Students who arrive in the United States from other countries (newcomers) represent a variety of educational and linguistic backgrounds and different social and emotional needs. These newcomers are important assets to the global economy and will make a valuable contribution to the social and economic vitality of the nation; they also expand the knowledge that native English speakers have of other cultures and countries. In recent years, the majority of newcomers have been unaccompanied youth from one of three Central American countries: El Salvador, Guatemala, or Honduras. Reports from the Office of the United Nations High Commissioner for Refugees (UNHCR) indicate that 58 percent of unaccompanied youth come to the United States due to safety concerns. Regardless of their particular backgrounds, the majority of newcomers—both unaccompanied youth and others—will struggle with social and cultural adjustments in the United States, and with linguistic and academic challenges. Schools may serve a pivotal role by providing the supports these newcomers need to help them transition to, and succeed in, their new schools and communities in the United States.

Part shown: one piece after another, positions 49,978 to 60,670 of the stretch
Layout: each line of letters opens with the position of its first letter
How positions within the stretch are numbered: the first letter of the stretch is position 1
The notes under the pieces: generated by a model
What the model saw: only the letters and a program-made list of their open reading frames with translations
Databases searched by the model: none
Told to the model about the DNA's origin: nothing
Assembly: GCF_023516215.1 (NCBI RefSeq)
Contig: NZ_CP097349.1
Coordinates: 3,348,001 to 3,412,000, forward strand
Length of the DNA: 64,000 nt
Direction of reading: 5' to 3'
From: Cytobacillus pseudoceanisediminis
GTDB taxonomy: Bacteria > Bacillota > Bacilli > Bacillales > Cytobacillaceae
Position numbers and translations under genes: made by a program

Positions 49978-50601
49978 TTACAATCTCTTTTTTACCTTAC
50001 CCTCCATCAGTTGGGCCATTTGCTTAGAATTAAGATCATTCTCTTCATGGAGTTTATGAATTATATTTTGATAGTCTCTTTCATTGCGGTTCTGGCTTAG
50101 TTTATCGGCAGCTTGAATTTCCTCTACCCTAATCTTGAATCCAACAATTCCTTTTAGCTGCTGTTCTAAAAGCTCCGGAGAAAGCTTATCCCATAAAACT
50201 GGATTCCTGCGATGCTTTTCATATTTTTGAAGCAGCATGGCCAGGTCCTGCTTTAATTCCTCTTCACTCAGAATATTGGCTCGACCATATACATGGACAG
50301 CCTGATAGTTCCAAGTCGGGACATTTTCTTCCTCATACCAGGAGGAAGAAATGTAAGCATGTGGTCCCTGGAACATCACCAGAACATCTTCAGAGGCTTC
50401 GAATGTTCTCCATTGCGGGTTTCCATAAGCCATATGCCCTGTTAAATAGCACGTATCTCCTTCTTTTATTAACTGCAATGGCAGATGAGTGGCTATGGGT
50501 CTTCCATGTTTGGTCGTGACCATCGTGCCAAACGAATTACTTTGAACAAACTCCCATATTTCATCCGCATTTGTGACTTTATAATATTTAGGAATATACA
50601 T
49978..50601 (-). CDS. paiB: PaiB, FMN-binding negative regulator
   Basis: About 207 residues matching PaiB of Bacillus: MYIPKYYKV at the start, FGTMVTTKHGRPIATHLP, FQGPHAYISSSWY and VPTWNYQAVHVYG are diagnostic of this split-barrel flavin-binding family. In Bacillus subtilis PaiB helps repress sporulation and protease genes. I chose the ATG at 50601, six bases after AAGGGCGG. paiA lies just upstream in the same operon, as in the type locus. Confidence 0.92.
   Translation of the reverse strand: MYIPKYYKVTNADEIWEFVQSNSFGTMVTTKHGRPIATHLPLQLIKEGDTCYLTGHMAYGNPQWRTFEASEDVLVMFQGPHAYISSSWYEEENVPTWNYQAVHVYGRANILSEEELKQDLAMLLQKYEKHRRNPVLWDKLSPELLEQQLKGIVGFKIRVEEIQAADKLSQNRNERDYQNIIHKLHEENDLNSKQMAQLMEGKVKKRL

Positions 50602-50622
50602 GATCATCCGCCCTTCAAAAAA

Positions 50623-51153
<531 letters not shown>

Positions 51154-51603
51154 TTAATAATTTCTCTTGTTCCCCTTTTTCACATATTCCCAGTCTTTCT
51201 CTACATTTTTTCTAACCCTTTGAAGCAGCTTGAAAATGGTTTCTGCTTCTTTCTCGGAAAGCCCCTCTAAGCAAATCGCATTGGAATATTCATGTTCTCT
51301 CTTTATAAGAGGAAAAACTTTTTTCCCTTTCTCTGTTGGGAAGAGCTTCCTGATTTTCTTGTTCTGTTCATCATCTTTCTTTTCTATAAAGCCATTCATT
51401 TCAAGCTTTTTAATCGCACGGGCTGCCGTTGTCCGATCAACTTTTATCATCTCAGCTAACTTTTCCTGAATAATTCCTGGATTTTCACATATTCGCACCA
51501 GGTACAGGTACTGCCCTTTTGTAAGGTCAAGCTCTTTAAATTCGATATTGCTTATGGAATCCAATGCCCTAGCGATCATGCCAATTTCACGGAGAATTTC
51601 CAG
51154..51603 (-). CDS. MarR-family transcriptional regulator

In this Featured Topics section on Newcomers, you will find papers on dedicated programs for newcomer students, academic supports for newcomers, and social and emotional supports for newcomers, as well as an annotated bibliography and list of government resources to help state and local education agencies (SEAs and LEAs), schools, educators, and other stakeholders to understand and meet the needs of newcomers.